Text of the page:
Memory is revelatory, even to the very plot in Oliver Twist. As Chris has said in her recent post, it is at least in part the memory of Mr. Brownlow’s friend, Mr. Leeford, that prompts Brownlow to solve the question of Oliver’s identity. And it is an almost pre-conscious sort of memory—a supernatural or preternatural memory, if you will—of Oliver’s mother, Agnes (whom he couldn’t have “remembered” in any normal way), which causes Oliver’s unaccountably strong reaction to the portrait in Mr. Brownlow’s room. Memory is identity.
In Nicholas Nickeby, the revelation of one of our key plot points is assisted by Smike’s nearly-repressed memories of his early childhood. (But more on this later.) Too, the memory of Nicholas and Kate’s childhood days is one that makes Nicholas’ parting for Yorkshire, and later for his second departure from London, all the more poignant.
Memory, Rest, and Imagination
Memory is connected to the imaginative faculty; we recall past events—how much more so when we have something assisting our senses such as a particular smell or sound—in such a way as to bring them to the present, almost in a new form. A story, or a dream.
Connected with this, it would be interesting to look at memory as connected to the dream-world: Dickens’ own obsessive and haunting dreams of Mary Hogarth; the dreams of his characters. In Little Dorrit, we’ll see how Affery’s memories of some incriminating conversations will be gaslit by her malicious husband, Flintwinch, who calls them her “dreams” and constantly threatens her with beatings. Later still, in A Tale of Two Cities, the restored/recalled Dr. Manette’s memories of his imprisonment will have a dream-like quality, as had been his memories of his normal life before that time.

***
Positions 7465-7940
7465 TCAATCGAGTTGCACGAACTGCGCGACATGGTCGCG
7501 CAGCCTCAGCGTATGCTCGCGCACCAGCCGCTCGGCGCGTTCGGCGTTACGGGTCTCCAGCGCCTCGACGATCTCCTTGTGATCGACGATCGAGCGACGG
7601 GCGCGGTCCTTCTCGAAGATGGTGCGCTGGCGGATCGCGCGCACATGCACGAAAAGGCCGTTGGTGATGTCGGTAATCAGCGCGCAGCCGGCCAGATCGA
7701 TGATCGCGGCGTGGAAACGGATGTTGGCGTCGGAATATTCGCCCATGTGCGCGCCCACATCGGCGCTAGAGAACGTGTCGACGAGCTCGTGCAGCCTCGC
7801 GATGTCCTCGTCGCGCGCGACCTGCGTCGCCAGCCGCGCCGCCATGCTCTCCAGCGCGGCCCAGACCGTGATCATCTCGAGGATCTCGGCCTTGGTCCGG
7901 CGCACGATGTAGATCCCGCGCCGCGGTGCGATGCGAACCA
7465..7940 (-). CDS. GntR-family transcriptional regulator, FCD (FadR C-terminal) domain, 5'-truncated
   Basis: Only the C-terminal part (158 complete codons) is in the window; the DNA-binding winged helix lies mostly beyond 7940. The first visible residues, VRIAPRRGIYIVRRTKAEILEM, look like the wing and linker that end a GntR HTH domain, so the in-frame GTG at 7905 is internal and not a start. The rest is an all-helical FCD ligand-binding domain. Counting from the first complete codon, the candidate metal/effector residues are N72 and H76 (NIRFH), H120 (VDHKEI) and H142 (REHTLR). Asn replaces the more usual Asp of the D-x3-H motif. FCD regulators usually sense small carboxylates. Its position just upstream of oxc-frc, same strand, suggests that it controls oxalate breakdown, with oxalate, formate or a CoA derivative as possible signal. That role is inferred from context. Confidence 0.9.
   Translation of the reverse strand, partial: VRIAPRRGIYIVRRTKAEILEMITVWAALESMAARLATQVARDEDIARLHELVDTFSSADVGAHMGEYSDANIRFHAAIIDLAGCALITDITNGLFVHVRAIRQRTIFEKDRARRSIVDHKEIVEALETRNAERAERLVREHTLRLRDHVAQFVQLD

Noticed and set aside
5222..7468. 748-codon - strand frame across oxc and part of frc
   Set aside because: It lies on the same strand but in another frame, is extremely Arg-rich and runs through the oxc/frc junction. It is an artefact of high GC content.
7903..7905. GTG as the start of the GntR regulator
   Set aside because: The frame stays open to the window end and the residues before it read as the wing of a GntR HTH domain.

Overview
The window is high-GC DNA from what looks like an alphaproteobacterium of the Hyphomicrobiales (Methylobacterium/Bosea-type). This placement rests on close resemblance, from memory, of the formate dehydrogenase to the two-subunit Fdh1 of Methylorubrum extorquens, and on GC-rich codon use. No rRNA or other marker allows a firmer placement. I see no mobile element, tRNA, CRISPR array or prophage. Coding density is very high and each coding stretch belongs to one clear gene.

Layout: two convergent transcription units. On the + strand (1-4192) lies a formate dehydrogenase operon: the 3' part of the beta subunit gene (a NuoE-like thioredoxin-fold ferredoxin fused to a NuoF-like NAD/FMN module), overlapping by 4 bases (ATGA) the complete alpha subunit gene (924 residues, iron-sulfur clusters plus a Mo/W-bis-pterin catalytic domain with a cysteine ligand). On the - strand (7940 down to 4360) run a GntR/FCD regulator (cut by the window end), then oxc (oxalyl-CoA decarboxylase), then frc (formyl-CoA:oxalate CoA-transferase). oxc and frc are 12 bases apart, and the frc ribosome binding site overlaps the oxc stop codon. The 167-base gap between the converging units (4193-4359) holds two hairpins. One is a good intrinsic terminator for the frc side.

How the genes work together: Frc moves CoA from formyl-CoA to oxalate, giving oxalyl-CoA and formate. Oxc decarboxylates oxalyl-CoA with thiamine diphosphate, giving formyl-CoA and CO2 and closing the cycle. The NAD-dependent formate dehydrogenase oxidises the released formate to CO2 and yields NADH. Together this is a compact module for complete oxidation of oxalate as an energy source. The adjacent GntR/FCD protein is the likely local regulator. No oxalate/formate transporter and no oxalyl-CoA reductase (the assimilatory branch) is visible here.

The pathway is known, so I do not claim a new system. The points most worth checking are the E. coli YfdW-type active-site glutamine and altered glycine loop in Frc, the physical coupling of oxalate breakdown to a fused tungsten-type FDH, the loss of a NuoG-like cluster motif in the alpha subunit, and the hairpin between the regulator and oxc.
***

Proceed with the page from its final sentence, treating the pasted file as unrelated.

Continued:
“Nicholas slept well till six next morning; dreamed of home, or of what was home once—no matter which, for things that are changed or gone will come back as they used to be, thank God! in sleep…”
Just as we need rest and sleep in order to dream, so too do we need to have a little space, a little authentic leisure, a little rest in order for the imagination to work. Rest in order to reflect and recollect. Such a space as the Devonshire home of the Nicklebys, or that of the countryside in Oliver Twist, as contrasted with the incessant rush of the city:
“The memories which peaceful country scenes call up, are not of this world, nor its thoughts and hopes. Their gentle influence may teach us how to weave fresh garlands for the graves of those we loved: may purify our thoughts, and bear down before it old enmity and hatred; but beneath all this, there lingers, in the least reflective mind, a vague and half-formed consciousness of having held such feelings long before, in some remote and distant time; which calls up solemn thoughts of distant times to come, and bends down pride and worldliness beneath it.”
Look at how this kind of rest contrasts with Oliver’s previous life of toil, drudgery, ceaseless movement; being handed off again and again. Such rest contrasts with Ralph Nickleby’s hurried, almost frenetic-paced London walk with Kate when he accompanies—almost shoves her—to meet the Mantalinis. The rush suggests an unwillingness to reflect, a rejection of sentiment, reflection, and memory.
Could this be connected to the Wordsworthian “Romanticism” that we’ve begun to discuss?
In the essay “David Copperfield and the Music of Memory”—the allusion of “the music of memory” referring to a Graham Greene quote about Dickens—Kerry McSweeney alludes to St. Augustine’s concept of memory as “the great force of life in living man” (McSweeney 93).
McSweeney opens with this passage, which is worth quoting in full: